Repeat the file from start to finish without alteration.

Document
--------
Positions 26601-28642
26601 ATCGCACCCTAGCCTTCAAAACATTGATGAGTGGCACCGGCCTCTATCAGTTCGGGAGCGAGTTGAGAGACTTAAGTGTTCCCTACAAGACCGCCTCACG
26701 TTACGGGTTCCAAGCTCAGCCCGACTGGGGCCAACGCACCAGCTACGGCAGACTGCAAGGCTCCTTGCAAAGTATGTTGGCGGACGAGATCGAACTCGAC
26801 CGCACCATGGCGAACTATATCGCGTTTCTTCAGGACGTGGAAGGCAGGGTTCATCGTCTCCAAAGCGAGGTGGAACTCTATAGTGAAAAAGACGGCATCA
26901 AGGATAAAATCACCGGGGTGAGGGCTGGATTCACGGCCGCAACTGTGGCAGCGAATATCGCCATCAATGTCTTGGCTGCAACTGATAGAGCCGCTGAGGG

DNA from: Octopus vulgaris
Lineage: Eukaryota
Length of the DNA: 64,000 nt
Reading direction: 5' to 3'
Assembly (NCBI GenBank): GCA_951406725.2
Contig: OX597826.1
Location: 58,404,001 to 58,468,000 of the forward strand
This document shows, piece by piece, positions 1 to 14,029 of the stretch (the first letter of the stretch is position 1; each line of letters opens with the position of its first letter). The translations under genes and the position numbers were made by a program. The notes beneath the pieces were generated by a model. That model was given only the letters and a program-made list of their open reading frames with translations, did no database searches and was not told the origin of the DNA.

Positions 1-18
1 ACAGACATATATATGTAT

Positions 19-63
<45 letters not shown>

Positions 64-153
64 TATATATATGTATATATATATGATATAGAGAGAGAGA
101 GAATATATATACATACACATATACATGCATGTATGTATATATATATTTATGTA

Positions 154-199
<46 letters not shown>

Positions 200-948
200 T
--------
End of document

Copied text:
Positions 26601-28642
26601 ATCGCACCCTAGCCTTCAAAACATTGATGAGTGGCACCGGCCTCTATCAGTTCGGGAGCGAGTTGAGAGACTTAAGTGTTCCCTACAAGACCGCCTCACG
26701 TTACGGGTTCCAAGCTCAGCCCGACTGGGGCCAACGCACCAGCTACGGCAGACTGCAAGGCTCCTTGCAAAGTATGTTGGCGGACGAGATCGAACTCGAC
26801 CGCACCATGGCGAACTATATCGCGTTTCTTCAGGACGTGGAAGGCAGGGTTCATCGTCTCCAAAGCGAGGTGGAACTCTATAGTGAAAAAGACGGCATCA
26901 AGGATAAAATCACCGGGGTGAGGGCTGGATTCACGGCCGCAACTGTGGCAGCGAATATCGCCATCAATGTCTTGGCTGCAACTGATAGAGCCGCTGAGGG

DNA from: Octopus vulgaris
Lineage: Eukaryota
Length of the DNA: 64,000 nt
Reading direction: 5' to 3'
Assembly (NCBI GenBank): GCA_951406725.2
Contig: OX597826.1
Location: 58,404,001 to 58,468,000 of the forward strand
This document shows, piece by piece, positions 1 to 14,029 of the stretch (the first letter of the stretch is position 1; each line of letters opens with the position of its first letter). The translations under genes and the position numbers were made by a program. The notes beneath the pieces were generated by a model. That model was given only the letters and a program-made list of their open reading frames with translations, did no database searches and was not told the origin of the DNA.

Positions 1-18
1 ACAGACATATATATGTAT

Positions 19-63
<45 letters not shown>

Positions 64-153
64 TATATATATGTATATATATATGATATAGAGAGAGAGA
101 GAATATATATACATACACATATACATGCATGTATGTATATATATATTTATGTA

Positions 154-199
<46 letters not shown>

Positions 200-948
200 T